As Israel prepares to send a senior delegation to the U.S.-sponsored Nuclear Security Summit this week in Washington D.C., it may be forced to explain and defend its decision to develop nuclear energy for civilian use. Some 40 nations are expected to attend the gathering.
The decision was announced by National Infrastructures Minister Uzi Landau early last month at an international conference of the Organization for Economic Cooperation and Development in Paris. Both Israel and Syria announced at the conference their intentions to develop civilian nuclear energy.
“We need this energy source because it is environmentally clean,” Landau explained to reporters at the time, adding that the plants will comply with strict safety and security standards.
Israel has always considered nuclear power to partially replace its dependence on coal, which has been blamed in part for global warming. Natural gas, also in heavy use in Israel, was recently found in abundance off the coast of Haifa.
Landau said, however, that he did not see any reason for inspectors to enter any other nuclear sites in Israel. Nor did Landau give any indication that Israel would sign the Nuclear Non-Proliferation Treaty, a document Israel has consistently avoided. The Jewish State continues to maintain a decades-long policy “nuclear ambiguity” -- silence on whether or not it possesses any nuclear arms.
“This policy of ambiguity constitutes one of the pillars of Israeli national security and the Americans consider it very important,” Deputy Foreign Minister Danny Ayalon confirmed in a radio interview last week. “There is no reason for the Americans to change their approach or for Israel to change its position.”
Israel and the United States have had a quiet understanding since 1969, under which the Jewish State has refrained from making statements about its nuclear status and carrying out any nuclear testing. All nuclear development activity in Israel is conducted under strict military censorship.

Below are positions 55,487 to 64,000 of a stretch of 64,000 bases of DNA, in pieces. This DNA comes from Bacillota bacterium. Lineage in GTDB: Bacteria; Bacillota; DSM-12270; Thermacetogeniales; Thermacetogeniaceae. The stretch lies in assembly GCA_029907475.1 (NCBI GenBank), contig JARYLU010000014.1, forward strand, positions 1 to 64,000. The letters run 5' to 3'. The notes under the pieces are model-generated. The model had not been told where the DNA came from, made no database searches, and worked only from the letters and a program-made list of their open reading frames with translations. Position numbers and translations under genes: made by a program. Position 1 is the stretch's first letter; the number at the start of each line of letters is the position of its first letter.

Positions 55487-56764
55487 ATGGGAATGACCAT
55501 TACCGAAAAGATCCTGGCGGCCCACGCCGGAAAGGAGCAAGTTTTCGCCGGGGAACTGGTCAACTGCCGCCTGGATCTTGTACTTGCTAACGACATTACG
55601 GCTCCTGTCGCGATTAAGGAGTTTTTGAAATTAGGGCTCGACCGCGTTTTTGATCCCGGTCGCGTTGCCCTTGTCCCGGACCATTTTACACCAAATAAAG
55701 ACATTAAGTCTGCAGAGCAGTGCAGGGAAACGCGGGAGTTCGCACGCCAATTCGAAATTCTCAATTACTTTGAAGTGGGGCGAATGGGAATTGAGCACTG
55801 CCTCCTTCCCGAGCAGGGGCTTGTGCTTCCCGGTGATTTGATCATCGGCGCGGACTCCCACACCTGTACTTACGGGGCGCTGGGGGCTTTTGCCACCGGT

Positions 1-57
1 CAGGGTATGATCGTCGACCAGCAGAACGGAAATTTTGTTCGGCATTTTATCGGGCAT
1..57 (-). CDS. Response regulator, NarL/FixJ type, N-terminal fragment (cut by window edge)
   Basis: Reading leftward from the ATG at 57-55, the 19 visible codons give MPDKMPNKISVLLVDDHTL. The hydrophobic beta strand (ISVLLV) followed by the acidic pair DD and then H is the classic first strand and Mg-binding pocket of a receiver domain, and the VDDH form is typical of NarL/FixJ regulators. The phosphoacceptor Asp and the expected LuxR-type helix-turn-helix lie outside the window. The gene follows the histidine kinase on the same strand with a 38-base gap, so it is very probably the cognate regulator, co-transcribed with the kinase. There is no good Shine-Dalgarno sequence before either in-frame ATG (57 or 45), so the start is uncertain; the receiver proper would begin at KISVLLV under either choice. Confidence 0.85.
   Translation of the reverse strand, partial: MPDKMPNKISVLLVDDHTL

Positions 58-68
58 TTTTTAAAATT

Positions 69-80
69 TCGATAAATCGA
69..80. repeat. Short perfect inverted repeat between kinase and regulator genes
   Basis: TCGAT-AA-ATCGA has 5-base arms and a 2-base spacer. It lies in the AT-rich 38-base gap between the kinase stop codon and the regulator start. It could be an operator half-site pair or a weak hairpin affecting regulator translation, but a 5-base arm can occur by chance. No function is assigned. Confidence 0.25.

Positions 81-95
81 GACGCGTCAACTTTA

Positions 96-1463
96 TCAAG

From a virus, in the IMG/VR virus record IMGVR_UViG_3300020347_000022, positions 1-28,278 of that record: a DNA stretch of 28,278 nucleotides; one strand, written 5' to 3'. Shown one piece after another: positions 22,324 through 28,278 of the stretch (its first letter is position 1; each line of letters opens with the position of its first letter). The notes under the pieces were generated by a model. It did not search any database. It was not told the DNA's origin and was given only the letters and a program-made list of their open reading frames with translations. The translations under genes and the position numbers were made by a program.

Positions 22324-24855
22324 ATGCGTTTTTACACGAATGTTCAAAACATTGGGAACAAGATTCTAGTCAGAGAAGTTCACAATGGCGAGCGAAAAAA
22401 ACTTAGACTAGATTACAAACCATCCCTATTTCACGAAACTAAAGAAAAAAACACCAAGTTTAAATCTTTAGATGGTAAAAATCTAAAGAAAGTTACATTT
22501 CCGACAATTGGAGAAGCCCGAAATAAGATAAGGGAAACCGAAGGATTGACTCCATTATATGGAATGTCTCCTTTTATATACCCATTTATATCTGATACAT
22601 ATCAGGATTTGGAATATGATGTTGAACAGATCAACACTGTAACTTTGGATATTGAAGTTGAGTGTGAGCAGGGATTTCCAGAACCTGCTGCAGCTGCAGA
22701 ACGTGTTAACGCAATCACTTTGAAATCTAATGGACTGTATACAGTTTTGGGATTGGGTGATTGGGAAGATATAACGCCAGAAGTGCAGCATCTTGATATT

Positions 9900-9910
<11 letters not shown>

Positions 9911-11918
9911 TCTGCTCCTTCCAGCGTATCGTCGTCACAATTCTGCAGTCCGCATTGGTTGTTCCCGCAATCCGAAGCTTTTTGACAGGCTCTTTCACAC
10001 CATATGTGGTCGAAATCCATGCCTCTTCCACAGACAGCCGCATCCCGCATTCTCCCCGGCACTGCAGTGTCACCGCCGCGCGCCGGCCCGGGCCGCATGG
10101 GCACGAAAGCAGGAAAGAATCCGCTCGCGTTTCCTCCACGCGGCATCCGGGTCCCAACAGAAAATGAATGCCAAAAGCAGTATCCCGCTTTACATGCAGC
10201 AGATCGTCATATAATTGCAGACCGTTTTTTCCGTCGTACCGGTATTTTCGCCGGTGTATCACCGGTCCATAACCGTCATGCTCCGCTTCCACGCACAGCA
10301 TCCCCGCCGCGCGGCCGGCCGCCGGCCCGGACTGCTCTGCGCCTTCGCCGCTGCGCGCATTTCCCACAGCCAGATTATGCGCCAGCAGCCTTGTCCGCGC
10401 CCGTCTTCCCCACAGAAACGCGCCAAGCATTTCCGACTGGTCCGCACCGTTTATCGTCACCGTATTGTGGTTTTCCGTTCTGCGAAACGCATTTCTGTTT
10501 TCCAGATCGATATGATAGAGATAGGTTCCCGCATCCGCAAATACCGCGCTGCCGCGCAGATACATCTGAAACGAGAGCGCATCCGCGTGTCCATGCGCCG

Ben Gurion University of the Negev recently opened a nuclear engineering program in conjunction with the nuclear plant in Dimona, which is expected to feed the new civilian nuclear energy program. The project comes as part of a larger plan by the Israel Electric Corporation (IEC) to build a nuclear power station at Shivta in the Negev, thus creating a need for more nuclear engineers. The 1,000 to 1,200-megawatt power station will combine nuclear and solar energy, and is expected to be operational by 2020.
On Friday, it was announced that Prime Minister Binyamin Netanyahu had changed his plans and would not attend the Nuclear Summit in Washington D.C. as previously planned. Analysts speculate that Netanyahu may fear the possibility of U.S. pressure to sign the Nuclear Non-Proliferation Treaty if he were to attend, as well as other types of pressure over Israel's nuclear development activities.
In addition, the Hebrew daily Maariv reported that the United States has recently been denying visas to Israeli nuclear scientists, with plans by employees at the Dimona nuclear reactor to travel to study at American universities being scotched the U.S. Embassy, despite the practice having been a common ritual in previous years. The U.S. government denied the claim.
“Israel values the summit on preventing nuclear proliferation,” Ayalon said Sunday during a meeting with families of French Righteous Gentiles, on the eve of Israel's Holocaust Remembrance Day. “However, the summit should not just discuss preventing terrorist organizations from acquiring nuclear weapons, but also rogue and terrorist states, like Iran. It is important to stop Iran now as time is running out, we can measure it in days and weeks.”